Dombivali blast: How prepared is Mumbai for a chemical disaster

At least four small-scale industries and three residential buildings in the vicinity of the factory were impacted by the blast.

Written by Geetanjali Gurlhosur | Mumbai | Updated: May 29, 2016 1:31 am
Dombivli, dombivli blast, dombivli industrial unit blast, dombivli explosion, thane explosion , chemical factory, chemical factory blast, Probace Enterprises, mumbai news, indian express The NDRF at work on Friday to clear debris from the affected areas. (Express photo by Deepak Joshi)

While fire tenders and water tankers reached the site of Thursday’s blast at Probace Enterprises, Dombivli, within 10 minutes, experts are looking at whether the damage could have been mitigated by better preparedness. Simultaneously, officials too are looking at whether Mumbai is better prepared for such an incident.

At least four small-scale industries and three residential buildings in the vicinity of the factory were impacted by the blast.

A 215-page Disaster Management Plan prepared to minimise loss of life, damage to property and environment in case of a disaster is now reviewed and revised quarterly. It develops and evaluates procedures to deliver effective emergency management during all phases of disastrous events and emergencies.

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As recommended in the Disaster Management Plan for Greater Mumbai, during a disaster, the first call must be made to the Main Emergency Control Room (MECR) and the On-site Emergency Coordinator must take the first alert action. At the MECR, operations to handle the emergency are directed and coordinated. It thus needs first-rate communication equipment and facilities to plot the development of the incident and decide the course of action. The room should contain copies of the contingency plans of each of the factories covered under the plan, copies of the plan and copies of the “fact sheets” of factories.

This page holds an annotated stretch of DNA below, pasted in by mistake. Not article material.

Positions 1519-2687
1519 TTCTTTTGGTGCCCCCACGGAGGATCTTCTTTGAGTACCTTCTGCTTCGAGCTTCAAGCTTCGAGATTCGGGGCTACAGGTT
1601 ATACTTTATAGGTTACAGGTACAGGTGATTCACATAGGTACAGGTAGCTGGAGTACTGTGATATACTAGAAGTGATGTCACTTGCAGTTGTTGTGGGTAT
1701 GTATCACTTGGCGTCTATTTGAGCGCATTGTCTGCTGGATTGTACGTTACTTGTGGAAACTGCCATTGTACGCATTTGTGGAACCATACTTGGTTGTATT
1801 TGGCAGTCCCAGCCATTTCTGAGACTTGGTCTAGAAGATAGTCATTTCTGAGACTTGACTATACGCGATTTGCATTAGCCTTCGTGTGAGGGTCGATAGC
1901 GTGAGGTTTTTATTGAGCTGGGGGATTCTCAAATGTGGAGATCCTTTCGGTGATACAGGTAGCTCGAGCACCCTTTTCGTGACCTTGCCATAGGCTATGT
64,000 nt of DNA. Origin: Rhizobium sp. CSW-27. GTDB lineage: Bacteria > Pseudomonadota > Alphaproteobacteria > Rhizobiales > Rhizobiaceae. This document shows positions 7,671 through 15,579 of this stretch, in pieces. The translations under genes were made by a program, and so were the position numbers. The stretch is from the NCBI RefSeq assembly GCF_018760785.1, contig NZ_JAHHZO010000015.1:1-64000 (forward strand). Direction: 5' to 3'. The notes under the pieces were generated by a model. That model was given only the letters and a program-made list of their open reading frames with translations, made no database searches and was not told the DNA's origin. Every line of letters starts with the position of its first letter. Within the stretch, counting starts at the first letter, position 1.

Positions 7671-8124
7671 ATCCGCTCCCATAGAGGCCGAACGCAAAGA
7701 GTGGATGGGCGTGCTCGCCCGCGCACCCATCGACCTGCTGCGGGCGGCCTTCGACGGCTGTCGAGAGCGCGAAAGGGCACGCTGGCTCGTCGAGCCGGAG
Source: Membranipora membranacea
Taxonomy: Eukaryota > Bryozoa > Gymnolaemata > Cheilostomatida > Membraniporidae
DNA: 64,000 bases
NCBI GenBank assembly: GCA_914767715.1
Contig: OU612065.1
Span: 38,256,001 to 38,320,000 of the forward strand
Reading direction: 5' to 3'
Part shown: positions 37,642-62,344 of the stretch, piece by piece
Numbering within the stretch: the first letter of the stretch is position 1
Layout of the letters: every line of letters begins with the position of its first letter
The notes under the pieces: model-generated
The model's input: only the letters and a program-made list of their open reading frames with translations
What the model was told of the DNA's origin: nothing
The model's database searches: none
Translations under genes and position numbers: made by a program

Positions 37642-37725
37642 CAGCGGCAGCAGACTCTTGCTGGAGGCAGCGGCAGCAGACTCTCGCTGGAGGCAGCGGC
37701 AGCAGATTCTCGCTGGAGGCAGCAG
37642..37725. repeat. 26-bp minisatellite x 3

Ishwarlal C Sisodia, former chief of Special Intelligence and Vigilance Cell at the BMC and former head of MECR, also a member of the Tinaikar Committee formed after the Bhopal gas tragedy to prepare a Disaster Management Plan, alleged that the Master Control Room in Mumbai was mostly a “call centre” with no coordination.

“The centre is run by security guards and there is no functional expertise there. It has been built in a very vulnerable spot in the basement of the headquarters on a busy street. As per laws, it should be away from the public eye,” said Sisodia, who was instrumental in establishing the Master Control Room.

According to the plan, the civic chief acts as the chief coordinating agent for executing the plan while the police assumes overall co-ordination of the activities of emergency services. The plan also says it is necessary to apprise the people living in the area of the chemical hazard and to give overall control of health management to the health officer in case of a disaster.

Sisodia said Mumbai’s approximately 900 industries, authorised and unauthorised, were involved in the manufacture, processing or storage of hazardous goods. Many of these storage rooms are located in close proximity to residential areas, thereby increasing the risk of fire and chemical explosions. A Disaster Management Handbook Sisodia wrote lists the preventive measures to be taken in areas of clustered chemical operating units.

In spite of his writing letters to the municipal commissioner over the years, citing the dysfunction of the systems proposed, there was no action taken by the civic body. “The problem is nobody wants to take any action. They are sitting on recommendations laid out by the National Disaster Management Authority guidelines,” he added.

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